(Total customers) x (Price of product)
So, do we have a “million-dollar-idea”?
With approximately 1,750,000 customers, and a proposed product price of $0.99, our Total Available Market calculation would look like this: (1,750,000) x ($0.99) = $1,732,500!
“But wait,” you say, “you’re not going to get 100% market penetration”. That’s true. But consider this:
- This audience is only representative of Facebook statistics.
- The actual number of potential customers comparing and purchasing used vehicles is significantly larger than 1.75 million, particularly on a global scale.
- This is only one product offering – there is a range of value-add, up-sells, complimentary products, etc.
- We’re not limited to a $0.99 product. Increase the price of that app to $1.99, and all of a sudden you’ve doubled your potential profitability, and have a product that could generate upwards of $3.5-million. And you would likely do this, if the product proves positive, and the demand is strong enough.
But here’s where it gets really interesting:
We’re not limited to an app at all. If there truly is a willing market for this type of product (and we’re in the process of testing that in the actual marketplace), why not extend your offering to a $50 information product, or that high-end video course mentioned earlier? You would only need a fraction of the number of total customers to represent $1-million worth of potential sales. Start playing with the numbers, particularly price (if considering various related products) and the potential results are staggering.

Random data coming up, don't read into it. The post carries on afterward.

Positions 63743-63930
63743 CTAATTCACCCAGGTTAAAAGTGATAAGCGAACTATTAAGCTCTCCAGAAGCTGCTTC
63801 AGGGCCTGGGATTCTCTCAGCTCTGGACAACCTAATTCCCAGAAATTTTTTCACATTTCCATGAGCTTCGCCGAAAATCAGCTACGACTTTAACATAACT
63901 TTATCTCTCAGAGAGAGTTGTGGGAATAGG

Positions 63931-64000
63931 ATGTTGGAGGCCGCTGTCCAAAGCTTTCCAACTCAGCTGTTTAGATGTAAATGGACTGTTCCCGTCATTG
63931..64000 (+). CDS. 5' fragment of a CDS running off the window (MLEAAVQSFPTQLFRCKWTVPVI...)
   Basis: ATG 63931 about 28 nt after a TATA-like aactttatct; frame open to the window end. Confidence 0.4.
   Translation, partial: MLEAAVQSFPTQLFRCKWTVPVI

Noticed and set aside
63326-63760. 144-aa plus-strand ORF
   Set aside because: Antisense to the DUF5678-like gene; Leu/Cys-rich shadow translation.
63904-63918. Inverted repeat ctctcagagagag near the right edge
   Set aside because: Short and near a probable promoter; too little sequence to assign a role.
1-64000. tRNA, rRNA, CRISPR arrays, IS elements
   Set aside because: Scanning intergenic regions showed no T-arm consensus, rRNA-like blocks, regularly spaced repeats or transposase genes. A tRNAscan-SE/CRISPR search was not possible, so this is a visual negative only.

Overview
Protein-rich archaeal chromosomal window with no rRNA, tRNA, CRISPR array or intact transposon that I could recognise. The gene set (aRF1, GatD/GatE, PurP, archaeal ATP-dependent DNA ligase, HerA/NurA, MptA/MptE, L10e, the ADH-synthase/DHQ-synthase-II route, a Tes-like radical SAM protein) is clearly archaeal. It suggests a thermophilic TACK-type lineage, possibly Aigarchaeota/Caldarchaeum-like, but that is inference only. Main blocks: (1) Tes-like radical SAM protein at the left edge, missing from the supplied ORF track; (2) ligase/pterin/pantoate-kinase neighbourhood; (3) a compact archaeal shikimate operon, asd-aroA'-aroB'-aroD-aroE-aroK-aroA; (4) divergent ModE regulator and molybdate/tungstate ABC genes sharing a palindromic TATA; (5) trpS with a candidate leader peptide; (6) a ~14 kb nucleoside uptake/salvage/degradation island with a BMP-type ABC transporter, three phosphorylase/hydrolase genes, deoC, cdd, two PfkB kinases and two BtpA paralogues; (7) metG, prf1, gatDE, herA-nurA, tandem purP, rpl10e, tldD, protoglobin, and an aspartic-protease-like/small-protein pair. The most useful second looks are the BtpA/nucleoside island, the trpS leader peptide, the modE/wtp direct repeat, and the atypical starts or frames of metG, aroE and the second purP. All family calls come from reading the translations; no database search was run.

This formula provides a general indication of whether you have a potentially profitable idea. The resulting calculation is only as good as the background research that went into the producing those numbers. But more importantly, your success in realizing those figures is only as probable as your ability to put in the necessary work to create and launch your product.
Nonetheless, this formula is a fantastic way to calculate a baseline estimate to gauge whether or not your idea could potentially generate millions. If your total available market is at or above $1-million, then it’s likely worth advancing to the next stage of testing. It’s simple, it’s quick, and it’s motivating to visualize or daydream about when the numbers come back ridiculously huge.
Celebrate and Prepare for Testing!
Whoo-hoo! We’ve got a million-dollar-idea on our hands here folks!